Juilliard415 and Robert Mealy
Sunday, April 19, 2020, 4 p.m.
Corpus Christi Church
Baroque chamber orchestra
A Tale of Two Cities: Corelli’s Rome and Lully’s Paris
Juilliard’s Historical Performance program celebrates its tenth anniversary by commemorating an event that’s kindred in spirit: the birth of the 17th-century orchestra in two cities. In Paris, the autocratic Jean-Baptiste Lully, and in Rome, the violinist Corelli, assembled sensational musical bands. The exceptionally gifted students of Juilliard415 perform music by these masters as well as by Muffat, Handel, and Rameau.
“Alongside [the singers] were 12 clear-focused, superbly balanced instrumentalists … who pulled the piece along, as if plucking it from heaven. The half-dozen violins, two cellos, double bass, the ever-present theorbo and pair of harpsichords, not only played well but fell into the fun of the piece.” —Broadway World
Since its founding in 2009, Juilliard415, the school’s principal period-instrument ensemble, has made significant contributions to musical life in New York and beyond, bringing major figures in the field of early music to lead performances of both rare and canonical works of the 17th and 18th centuries. The many distinguished guests who have led Juilliard415 include Harry Bicket, William Christie, Monica Huggett, Ton Koopman, Nicholas McGegan, Rachel Podger, Jordi Savall, and Masaaki Suzuki.
Juilliard415 tours extensively in the US and abroad, having performed on five continents with notable appearances at the Boston Early Music Festival, Leipzig Bachfest, and Utrecht Early Music Festival (where Juilliard was the first-ever conservatory in residence), and on a ten-concert tour of New Zealand. With its frequent musical collaborator, the Yale Institute of Sacred Music, the ensemble has played throughout Italy, Japan, Southeast Asia, the UK, and India.
Juilliard415 has performed many major oratorios and fully staged productions: Handel’s Agrippina and Radamisto, Bach’s Matthew and John Passions, Cavalli’s La Calisto, Purcell’s Dido and Aeneas, and performances in the US and Holland of Bach’s Mass in B Minor conducted by Ton Koopman. The 2017-18 season was notable for the Juilliard debuts of the rising conductor Jonathan Cohen and the Belgian vocal ensemble Vox Luminis, a side-by-side collaboration with Philharmonia Baroque in San Francisco, as well as return visits by Rachel Podger, William Christie, an all-Bach concert with Maestro Suzuki, and the rare opportunity to participate in a fully-staged production of Rameau’s Hippolyte et Aricie. The 2018-19 season included international performances in Canada, London, Versailles, and throughout Scandinavia. In New York, Juilliard415 welcomed Paul Agnew and Alfredo Bernardini for their Juilliard debuts.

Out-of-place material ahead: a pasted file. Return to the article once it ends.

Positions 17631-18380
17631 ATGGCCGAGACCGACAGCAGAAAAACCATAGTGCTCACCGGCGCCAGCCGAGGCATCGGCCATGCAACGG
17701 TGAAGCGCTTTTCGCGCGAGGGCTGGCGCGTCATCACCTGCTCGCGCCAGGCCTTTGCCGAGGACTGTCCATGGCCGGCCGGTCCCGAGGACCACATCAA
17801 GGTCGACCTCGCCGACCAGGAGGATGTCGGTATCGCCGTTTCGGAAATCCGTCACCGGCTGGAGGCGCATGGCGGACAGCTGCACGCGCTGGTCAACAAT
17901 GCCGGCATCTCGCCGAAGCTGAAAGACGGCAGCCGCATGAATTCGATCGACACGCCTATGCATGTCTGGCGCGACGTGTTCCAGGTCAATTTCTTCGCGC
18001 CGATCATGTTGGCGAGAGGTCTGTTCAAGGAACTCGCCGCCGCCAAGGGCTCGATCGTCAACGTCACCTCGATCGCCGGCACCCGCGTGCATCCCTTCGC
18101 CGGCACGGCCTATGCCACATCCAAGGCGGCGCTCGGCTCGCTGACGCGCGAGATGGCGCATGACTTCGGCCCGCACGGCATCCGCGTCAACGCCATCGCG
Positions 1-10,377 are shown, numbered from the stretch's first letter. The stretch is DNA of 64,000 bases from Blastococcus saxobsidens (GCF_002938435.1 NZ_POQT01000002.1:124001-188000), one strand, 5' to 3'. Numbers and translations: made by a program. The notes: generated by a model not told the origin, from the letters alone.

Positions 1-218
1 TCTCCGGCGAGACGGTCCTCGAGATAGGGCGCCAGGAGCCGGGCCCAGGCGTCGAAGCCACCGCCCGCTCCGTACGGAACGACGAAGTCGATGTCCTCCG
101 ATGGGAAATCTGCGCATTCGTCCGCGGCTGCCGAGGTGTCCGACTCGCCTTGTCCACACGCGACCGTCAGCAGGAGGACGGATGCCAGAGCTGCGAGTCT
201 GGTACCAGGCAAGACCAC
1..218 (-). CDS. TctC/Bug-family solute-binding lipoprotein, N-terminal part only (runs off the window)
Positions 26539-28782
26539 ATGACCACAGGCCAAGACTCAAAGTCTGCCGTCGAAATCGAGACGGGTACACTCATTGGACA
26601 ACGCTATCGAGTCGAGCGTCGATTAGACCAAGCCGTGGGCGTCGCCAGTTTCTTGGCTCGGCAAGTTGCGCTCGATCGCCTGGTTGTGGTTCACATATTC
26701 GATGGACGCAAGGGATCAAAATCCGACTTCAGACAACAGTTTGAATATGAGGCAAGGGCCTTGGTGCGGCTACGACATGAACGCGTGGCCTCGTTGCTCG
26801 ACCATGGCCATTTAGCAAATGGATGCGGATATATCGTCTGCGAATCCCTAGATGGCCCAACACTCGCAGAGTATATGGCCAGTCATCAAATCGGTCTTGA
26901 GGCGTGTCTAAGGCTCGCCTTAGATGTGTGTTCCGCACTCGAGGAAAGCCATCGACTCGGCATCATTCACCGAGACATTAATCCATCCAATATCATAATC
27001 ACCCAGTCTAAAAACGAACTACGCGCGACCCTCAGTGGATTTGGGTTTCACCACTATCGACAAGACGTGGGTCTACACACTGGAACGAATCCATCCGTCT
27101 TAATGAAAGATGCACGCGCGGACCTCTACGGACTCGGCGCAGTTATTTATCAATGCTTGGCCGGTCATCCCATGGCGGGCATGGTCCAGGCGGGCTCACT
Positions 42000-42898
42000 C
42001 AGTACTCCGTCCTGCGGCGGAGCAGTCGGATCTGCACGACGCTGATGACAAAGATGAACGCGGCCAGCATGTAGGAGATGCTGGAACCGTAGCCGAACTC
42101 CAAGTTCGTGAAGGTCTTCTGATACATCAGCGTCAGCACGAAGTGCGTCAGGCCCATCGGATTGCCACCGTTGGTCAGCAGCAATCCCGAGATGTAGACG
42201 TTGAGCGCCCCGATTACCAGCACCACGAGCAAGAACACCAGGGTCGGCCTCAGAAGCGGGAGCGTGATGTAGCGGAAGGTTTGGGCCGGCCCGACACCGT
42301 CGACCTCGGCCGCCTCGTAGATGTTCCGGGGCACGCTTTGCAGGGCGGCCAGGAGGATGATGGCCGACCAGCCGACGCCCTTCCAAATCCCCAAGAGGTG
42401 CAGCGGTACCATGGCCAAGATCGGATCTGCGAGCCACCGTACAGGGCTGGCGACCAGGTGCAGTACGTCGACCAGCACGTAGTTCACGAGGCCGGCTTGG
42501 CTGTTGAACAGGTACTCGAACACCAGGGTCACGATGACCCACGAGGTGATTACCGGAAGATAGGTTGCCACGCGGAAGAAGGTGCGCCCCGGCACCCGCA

Entering its 10th anniversary season in 2019-20, Juilliard415 will be led by Paul Agnew, Kristian Bezuidenhout, William Christie, Richard Egarr, Nicholas McGegan, Rachel Podger, Masaaki Suzuki, and Juilliard Historical Performance director Robert Mealy, and, making his Juilliard415 debut, Pablo Heras-Casado. The 2019-20 season takes Juilliard415 to Paris, New Zealand, and to Germany.
Robert Mealy began exploring early music in high school, first with the collegium of UC Berkeley and then at the Royal College of Music in London, where he studied harpsichord and baroque violin. While an undergraduate at Harvard College, he joined the Canadian baroque orchestra Tafelmusik, and has since recorded and toured with a wide range of distinguished early music ensembles and led orchestras for Masaaki Suzuki, William Christie, Andrew Parrott, Paul Agnew, and Helmuth Rilling, among others. Recent projects include performing the complete works by J. S. Bach for violin and harpsichord at the Smithsonian and curating a medieval music series for New York’s TENET ensemble. A frequent leader and soloist, he is principal concertmaster at Trinity Wall Street, which recently completed a multi-year survey of the complete Bach cantatas. He is orchestra director of the Boston Early Music Festival Orchestra, which he has led in festival performances, tours, and Grammy-winning recordings. He regularly appears at international music festivals from Berkeley to Belgrade and Melbourne to Edinburgh; he recently performed at the Dans les Jardins de William Christie festival in France. A devoted chamber musician, he directs the 17th-century ensemble Quicksilver, whose debut recording, Stile Moderno, was hailed as “breakthrough recording of the year” by the Huffington Post. He has been director of Juilliard’s Historical Performance Program since 2012. From 2003 to 2015 he taught at Yale directing the postgraduate Yale Baroque Ensemble and the Yale Collegium Musicum; he also taught at Harvard where he founded the Harvard Baroque Chamber Orchestra. In 2004 he received Early Music America’s Binkley Award for outstanding teaching and scholarship. He has recorded over eighty CDs on most major labels. He still likes to practice.